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[Earthsea] Herded and Hunted
Ged makes choices by refusing to choose
This is week six of our summer Wizard of Earthsea book club. This week’s chapter is “Hunted.”
I’m in two book clubs at present—first the Earthsea summer book club with you, and second, a book club that tackles articles and books on maternity, which is reading Frankenstein for August.
So I had a diptych this week, with arctic chase scenes in each between a creator and his monstrous progeny. Both are marked by exhaustion—a pursuit that has gone to the ends of the earth because no resolution seems possible.
I was struck by this passage, before Ged sees his shadow unveiled:
Skiorh's was no company Ged would have chosen, but knowing neither the language nor the way he had small choice. Nor did it much matter, he thought; he had not chosen to come here. He had been driven, and now was driven on.
It felt like this choicelessness complemented but also contradicted the advice Ged heard from the Master Summoner.
“as a man's real power grows and his knowledge widens, ever the way he can follow grows narrower: until at last he chooses nothing, but does only and wholly what he must do…”
Ged feels driven by a kind of inevitability, the winnowing away of all choices. But it’s not because he’s choosing one thing strongly and forsaking all others, as a man does when he marries a particular woman.
Ged fears that when his shadow overtakes him, it will hollow him out and make him a thing that it wields in the service of its own, dark ends. But in my reading, in Ged’s grim hopelessness, he’s already emptying himself out, anticipating surrender.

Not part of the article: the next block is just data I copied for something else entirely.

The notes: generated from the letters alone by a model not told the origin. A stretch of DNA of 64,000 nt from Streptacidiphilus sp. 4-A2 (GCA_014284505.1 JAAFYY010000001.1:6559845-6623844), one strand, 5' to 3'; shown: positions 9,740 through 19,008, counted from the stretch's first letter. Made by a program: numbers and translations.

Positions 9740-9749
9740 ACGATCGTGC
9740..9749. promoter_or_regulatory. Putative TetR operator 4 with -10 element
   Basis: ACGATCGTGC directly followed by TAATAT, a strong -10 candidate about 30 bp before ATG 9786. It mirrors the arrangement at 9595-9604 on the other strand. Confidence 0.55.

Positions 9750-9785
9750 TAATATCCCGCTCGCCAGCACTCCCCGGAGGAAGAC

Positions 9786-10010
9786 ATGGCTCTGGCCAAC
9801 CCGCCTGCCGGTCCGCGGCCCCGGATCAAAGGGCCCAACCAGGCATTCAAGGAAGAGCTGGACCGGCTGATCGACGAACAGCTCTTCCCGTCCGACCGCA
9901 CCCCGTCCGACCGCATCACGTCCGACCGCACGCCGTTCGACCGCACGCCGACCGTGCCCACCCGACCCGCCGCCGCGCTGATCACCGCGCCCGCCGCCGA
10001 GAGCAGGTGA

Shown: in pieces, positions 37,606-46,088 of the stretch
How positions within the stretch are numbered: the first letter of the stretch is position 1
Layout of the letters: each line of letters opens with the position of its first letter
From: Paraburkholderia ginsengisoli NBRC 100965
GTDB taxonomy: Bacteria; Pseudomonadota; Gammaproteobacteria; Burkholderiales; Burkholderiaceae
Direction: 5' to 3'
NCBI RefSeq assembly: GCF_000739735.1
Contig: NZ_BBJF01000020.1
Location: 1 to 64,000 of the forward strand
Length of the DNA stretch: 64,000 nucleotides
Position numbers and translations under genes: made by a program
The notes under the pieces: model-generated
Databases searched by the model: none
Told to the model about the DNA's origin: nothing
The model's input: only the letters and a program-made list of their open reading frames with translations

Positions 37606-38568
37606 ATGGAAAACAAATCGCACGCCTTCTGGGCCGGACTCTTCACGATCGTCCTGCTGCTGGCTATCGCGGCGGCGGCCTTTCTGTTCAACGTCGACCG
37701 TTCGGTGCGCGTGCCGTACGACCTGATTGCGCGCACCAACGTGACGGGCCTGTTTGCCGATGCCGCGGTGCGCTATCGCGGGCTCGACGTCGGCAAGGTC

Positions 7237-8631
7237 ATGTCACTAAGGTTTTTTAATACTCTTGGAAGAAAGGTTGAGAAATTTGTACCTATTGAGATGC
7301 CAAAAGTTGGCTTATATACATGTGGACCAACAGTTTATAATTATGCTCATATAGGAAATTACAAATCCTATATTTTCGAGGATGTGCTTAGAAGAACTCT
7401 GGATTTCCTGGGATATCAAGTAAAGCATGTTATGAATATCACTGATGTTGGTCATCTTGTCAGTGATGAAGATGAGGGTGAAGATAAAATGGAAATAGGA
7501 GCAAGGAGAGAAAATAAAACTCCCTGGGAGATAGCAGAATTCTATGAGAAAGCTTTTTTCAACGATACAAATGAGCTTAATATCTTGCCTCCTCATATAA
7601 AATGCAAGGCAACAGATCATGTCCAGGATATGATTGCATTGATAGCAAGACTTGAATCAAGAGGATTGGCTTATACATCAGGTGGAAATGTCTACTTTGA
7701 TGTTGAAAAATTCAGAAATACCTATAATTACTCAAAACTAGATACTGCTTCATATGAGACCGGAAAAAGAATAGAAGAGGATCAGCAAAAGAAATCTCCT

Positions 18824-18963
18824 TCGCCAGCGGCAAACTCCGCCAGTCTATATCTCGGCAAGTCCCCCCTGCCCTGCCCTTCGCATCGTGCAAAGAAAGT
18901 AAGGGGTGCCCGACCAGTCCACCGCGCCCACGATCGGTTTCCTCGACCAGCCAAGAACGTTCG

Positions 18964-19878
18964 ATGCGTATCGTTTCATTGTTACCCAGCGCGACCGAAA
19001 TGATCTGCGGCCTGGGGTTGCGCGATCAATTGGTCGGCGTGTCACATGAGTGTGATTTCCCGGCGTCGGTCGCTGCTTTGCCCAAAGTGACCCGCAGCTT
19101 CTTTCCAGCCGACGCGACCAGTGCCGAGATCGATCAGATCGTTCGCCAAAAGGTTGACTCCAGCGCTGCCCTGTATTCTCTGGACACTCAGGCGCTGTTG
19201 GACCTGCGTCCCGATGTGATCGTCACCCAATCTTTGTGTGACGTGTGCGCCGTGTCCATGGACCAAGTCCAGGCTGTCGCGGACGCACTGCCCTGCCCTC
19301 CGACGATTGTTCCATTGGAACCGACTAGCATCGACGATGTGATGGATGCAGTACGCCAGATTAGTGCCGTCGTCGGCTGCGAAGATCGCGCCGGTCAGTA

It reminds me of Jesus’s words in the Gospel of Matthew (Matt 12:43-45).
And when an unclean spirit is gone out of a man he walketh through dry places seeking rest, and findeth none.
Then he saith: I will return into my house from whence I came out. And coming he findeth it empty, swept, and garnished.
Then he goeth, and taketh with him seven other spirits more wicked than himself, and they enter in and dwell there: and the last state of that man is made worse than the first. So shall it be also to this wicked generation.
Ged is quick to remove himself from the company of others, hoping to spare them exposure to the danger pursuing him. But he’s also absenting himself from himself, becoming an empty room; inviting a visitor.
I wonder how Skiorh shaped his own vulnerability.
Last week, prompted by Ged’s otak’s care for him, I asked you
What is one of the smallest ways you’ve been called back to yourself?
Where do you temper your love of your own strengths by engaging in more quiet, immediate service?
This brought to mind part of a quote from GK Chesterton "Every man must descend into the flesh to meet mankind.” As an end-of-life doula I experience the necessity of time, physical presence, and attention to both body and spirit—what a person is working on beneath the surface while seemingly doing nothing. Similar in many ways to time when my infant children were sleeping.